Not surprisingly, variation at the species level is also frequently based upon changes to gene regulation. Expression of the yellow gene at the wing tips of the fruitfly Drosophila biarmipes, a species closely related to D. melanogaster, results in conspicuous black pigment spots. It was shown that, for the evolution of this pigment pattern, the gene's regulatory sequences had gained additional binding sites for highly conserved transcription factors [60]. When experimentally introduced into D. melanogaster, these regulatory elements are capable of driving reporter gene expression (and thus yellow expression) in the distal-anterior region of the wing. Interestingly, among those newly evolved binding sites is one for the transcription factor engrailed, which perfectly illustrates how regulatory pathways already present in the wing have been co-opted to control wing pigmentation through chance mutations of ancestral enhancer sequences. It certainly is an appealing concept that the combinatorial nature of transcriptional regulation creates a large reservoir for morphological diversity, and may provide more variation for natural selection than changes in the gene product alone. Changes in the cis-regulatory systems of genes may therefore be more significant than changes in gene number or protein function [19].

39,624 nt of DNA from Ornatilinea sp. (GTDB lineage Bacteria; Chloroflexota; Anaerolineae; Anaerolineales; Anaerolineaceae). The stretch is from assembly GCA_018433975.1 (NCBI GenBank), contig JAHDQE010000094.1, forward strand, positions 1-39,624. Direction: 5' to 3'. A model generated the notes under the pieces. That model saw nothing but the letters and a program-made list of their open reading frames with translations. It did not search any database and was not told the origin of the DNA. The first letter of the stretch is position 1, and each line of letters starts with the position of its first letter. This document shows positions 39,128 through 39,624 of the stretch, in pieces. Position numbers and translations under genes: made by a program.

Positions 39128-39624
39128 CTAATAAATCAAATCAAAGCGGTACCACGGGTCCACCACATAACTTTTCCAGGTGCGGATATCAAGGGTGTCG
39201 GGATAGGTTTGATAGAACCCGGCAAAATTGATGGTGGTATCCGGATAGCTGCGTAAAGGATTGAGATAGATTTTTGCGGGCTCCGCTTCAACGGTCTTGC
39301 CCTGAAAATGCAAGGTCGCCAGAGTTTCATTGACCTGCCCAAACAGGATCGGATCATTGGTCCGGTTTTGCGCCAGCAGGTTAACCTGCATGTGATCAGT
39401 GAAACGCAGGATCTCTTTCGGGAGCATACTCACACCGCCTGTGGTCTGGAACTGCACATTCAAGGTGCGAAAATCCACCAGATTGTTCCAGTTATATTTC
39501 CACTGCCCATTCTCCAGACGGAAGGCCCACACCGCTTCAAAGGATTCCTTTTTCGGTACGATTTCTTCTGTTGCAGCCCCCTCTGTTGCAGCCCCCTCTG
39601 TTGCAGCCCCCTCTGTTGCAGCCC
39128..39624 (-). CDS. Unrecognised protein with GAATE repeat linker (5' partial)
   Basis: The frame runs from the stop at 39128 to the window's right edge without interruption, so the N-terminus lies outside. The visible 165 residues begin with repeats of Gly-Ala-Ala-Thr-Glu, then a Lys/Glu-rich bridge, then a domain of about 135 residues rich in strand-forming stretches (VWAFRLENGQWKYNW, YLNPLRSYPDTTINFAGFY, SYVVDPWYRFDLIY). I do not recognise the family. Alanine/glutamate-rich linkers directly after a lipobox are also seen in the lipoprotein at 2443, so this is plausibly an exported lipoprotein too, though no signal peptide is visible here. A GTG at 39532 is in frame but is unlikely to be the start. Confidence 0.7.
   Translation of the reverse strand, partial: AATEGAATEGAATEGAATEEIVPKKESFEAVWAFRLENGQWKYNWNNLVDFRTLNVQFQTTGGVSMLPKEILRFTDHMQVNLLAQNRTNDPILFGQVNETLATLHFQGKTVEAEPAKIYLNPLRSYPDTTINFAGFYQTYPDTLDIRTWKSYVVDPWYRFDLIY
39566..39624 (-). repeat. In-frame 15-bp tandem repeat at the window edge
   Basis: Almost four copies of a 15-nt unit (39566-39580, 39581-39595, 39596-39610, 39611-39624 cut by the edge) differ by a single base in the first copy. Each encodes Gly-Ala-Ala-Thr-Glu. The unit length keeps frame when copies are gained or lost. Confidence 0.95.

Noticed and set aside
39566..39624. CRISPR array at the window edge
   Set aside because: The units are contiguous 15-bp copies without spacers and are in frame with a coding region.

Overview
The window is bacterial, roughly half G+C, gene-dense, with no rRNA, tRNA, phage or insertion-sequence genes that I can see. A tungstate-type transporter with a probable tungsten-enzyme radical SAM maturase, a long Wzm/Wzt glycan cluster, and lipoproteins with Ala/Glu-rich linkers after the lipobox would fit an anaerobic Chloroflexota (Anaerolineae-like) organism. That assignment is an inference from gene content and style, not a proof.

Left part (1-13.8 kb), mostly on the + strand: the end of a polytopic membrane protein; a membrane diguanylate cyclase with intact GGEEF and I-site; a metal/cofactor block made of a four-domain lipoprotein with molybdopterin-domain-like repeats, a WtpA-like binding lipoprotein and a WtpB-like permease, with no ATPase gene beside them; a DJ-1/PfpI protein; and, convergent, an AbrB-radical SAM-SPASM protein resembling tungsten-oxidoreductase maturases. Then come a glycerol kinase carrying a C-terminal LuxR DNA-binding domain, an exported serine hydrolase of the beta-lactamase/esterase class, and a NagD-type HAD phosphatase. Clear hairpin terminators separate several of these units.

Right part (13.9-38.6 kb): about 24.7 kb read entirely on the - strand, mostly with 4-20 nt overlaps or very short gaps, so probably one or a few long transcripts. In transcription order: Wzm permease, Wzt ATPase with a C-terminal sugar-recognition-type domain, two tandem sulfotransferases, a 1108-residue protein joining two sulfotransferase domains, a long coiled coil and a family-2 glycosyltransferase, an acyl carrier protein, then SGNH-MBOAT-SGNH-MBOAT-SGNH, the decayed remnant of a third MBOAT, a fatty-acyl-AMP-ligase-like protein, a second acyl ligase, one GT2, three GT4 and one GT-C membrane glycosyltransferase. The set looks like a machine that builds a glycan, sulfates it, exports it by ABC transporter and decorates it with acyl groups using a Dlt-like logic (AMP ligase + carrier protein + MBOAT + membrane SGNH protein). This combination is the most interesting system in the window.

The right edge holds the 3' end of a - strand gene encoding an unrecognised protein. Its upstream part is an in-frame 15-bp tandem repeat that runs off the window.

Developmental innovations through protein sequence evolution